Active Duty Suicides Explode in July – Family Reintegration Issues in Spotlight

Posted by Jason Van Steenwyk

Note: While we usually feature something lighthearted and entertaining on Fridays, the issue of suicide among servicemembers, and the news of an alarming increase in recent months, is of such importance that we didn’t want to wait until next week to post this story. We hope that we can return to more fun posts next Friday.


military funeralThe Department of Defense announced that the number of service member suicides reached a new record in July, despite an extensive outreach program to educate military service members about how to get help for depression, how to identify other service members at risk of suicide, and training down to the boot level on how to provide buddy aid to help troops at risk.

While investigations are still underway in some deaths, the Department of Defense’s preliminary numbers indicate the number of servicemembers who took their own lives was 38 in July. That’s over 1 and a quarter every day.

Through the end of July 2012, the military reports 116 potential suicides among active duty troops (66 confirmed, with 50 still under investigation.

Among Reserve component troops (Reserve and National Guard), the Pentagon reports 12 potential suicides (9 Guardsmen and three reservists).

If current trends continue, losses from suicide will significantly outstrip last year’s total in both the active and reserve components.

Although the number of suicides among reservists remained roughly constant between June and July, the number of suicides among active duty troops more than doubled during the same time period. The military leadership is still struggling to find a satisfactory explanation.

The suicide rate also seems to have spiked with the end of formal U.S. military involvement in Iraq – and a marked decrease in OPTEMPO for the Army and Marine Corps, which now bear the brunt of the mission in Afghanistan.

While it is dangerous to infer too much from a limited data set, problems in the economy would not explain the increase in active duty suicides even as reserve component suicides remain constant: Despite an unemployment rate among military spouses of over 25 percent, the active component remains much more insulated against the weak economy than the reserve component.

According to reporting by Time, an analyst on the Army’s Suicide Prevention Task Force, Bruce Shahbaz, notes that there has been a recent demographic shift among servicemembers who choose to take their own lives: For the first time, suicides among NCOs are outpacing suicides among junior enlisted. According to Shabahz, the data suggests that the causes of the spike in suicides were more subtle than previously thought: Rather than related directly to the stress of deployments themselves and to economic pressures, suicidal behavior may be more related to difficulties in reintegrating post-deployment. While troops were going back and forth between home station and the GWOT in revolving-door fashion, families were able to mask some of the stresses – the warrior servicemember never fully reintegrated into the household.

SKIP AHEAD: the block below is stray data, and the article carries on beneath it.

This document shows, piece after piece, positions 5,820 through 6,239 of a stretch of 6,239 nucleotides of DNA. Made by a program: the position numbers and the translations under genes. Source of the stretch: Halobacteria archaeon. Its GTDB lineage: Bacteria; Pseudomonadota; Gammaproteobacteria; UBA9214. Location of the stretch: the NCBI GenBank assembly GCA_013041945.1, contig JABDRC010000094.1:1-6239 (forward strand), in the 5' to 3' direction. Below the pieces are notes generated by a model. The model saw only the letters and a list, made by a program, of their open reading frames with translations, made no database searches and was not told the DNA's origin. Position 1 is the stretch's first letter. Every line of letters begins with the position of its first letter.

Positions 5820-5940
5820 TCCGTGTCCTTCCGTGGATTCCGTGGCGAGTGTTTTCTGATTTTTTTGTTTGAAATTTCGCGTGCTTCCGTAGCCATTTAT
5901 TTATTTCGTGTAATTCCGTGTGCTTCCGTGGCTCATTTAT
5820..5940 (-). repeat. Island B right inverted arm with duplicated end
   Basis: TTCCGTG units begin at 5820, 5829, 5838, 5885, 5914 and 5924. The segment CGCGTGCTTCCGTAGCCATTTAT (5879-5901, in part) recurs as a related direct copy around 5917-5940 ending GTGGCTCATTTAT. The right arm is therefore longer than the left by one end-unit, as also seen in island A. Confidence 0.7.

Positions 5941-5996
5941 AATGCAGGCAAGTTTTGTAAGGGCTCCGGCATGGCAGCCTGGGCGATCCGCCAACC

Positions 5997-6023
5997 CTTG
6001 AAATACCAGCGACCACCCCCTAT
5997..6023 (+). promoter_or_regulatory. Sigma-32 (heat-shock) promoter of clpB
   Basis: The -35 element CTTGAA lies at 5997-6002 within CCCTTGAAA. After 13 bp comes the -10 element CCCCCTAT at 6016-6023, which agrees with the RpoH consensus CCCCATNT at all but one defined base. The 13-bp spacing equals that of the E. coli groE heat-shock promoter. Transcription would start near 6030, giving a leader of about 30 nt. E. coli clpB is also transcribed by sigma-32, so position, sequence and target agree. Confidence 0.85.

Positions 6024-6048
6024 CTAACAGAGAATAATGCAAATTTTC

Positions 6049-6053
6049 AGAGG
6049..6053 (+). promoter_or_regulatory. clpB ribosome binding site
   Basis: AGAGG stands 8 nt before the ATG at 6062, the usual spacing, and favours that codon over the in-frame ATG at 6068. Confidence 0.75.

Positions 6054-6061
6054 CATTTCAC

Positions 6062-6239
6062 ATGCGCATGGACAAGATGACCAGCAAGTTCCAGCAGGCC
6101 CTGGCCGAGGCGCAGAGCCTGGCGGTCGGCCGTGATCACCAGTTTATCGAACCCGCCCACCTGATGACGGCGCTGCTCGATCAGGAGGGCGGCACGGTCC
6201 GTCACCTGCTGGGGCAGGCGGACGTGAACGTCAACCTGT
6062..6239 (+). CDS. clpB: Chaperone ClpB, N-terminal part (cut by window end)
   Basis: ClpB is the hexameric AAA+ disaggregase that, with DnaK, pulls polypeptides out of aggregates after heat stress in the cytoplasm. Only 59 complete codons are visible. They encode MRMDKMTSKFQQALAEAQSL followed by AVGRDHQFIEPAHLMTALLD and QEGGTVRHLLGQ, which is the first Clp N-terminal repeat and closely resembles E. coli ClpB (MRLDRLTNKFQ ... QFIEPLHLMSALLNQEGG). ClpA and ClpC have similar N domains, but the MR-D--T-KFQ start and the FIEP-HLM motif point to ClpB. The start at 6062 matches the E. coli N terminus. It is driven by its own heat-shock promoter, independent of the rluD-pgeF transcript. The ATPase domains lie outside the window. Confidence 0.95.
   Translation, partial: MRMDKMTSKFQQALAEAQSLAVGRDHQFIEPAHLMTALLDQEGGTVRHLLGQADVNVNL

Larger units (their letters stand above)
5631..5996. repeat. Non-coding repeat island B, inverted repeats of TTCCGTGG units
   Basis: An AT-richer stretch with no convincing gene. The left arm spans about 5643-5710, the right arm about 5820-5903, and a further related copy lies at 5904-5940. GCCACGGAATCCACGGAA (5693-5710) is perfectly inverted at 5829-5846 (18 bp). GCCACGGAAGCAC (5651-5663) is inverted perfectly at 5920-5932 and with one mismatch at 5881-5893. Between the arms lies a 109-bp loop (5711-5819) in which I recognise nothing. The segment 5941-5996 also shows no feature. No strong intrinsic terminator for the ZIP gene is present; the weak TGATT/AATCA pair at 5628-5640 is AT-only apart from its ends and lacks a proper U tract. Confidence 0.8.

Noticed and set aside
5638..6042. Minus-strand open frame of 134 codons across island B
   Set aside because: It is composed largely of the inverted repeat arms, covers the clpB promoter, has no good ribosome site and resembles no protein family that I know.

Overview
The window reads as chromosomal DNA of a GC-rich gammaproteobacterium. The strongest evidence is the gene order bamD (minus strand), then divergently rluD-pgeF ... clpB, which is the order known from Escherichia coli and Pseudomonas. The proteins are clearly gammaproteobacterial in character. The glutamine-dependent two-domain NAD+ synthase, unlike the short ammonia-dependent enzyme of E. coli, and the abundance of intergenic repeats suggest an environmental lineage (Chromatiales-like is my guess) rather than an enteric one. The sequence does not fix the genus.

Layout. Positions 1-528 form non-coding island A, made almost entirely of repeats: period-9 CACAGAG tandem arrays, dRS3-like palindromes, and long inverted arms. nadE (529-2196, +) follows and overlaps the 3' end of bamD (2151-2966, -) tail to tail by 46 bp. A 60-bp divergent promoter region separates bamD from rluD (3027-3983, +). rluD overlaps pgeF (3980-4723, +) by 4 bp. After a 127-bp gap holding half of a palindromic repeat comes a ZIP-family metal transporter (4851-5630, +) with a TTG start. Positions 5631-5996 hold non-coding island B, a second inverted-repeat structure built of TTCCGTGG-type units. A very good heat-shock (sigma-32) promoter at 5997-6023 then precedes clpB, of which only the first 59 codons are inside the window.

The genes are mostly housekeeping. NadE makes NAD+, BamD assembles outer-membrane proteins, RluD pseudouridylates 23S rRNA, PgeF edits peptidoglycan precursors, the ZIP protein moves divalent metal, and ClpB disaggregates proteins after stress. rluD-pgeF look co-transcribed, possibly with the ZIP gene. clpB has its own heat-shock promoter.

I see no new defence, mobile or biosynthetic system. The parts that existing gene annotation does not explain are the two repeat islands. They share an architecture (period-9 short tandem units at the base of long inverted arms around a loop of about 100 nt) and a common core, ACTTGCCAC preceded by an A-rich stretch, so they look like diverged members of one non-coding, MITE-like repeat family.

From the Time article:

“If you’re on the constant 12-month treadmill of deploy, reset, get ready to redeploy, deploy, soldiers and families don’t work hard to try to reintegrate, because they know that their soldier is going to be gone again,” Shahbaz says. “Issues like minor depression, anxiety and sleep disturbances – those things that are kind of related to post-traumatic stress – begin to surface after a service member has been home for more than a year, and start to reintegrate with their family…I liken it to a pot that’s on simmer – having that person stay back home and reintegrate with their family sometimes allows that pot to boil over.”

Do you need help?

If you or your loved one are at risk of suicide, call National Suicide Prevention Lifeline at 1-800-273-8255. If you are in a military family, press 1.

Mental Health and TRICARE

Good news for those in need: TRICARE covers a wide variety of mental health services for military members and their families. Stay tuned to for a more in-depth look at mental health coverage under TRICARE.

Mental Health for GWOT Veterans and the VA

The Veterans Administration has offered expanded services and access to mental health care for veterans for up to five years after discharge from the military. So if you’re no longer eligible for TRICARE, this program may work for you. Unfortunately, the VA is struggling to keep up with demand for mental health care, leading to waiting lists that are weeks long in some areas. 


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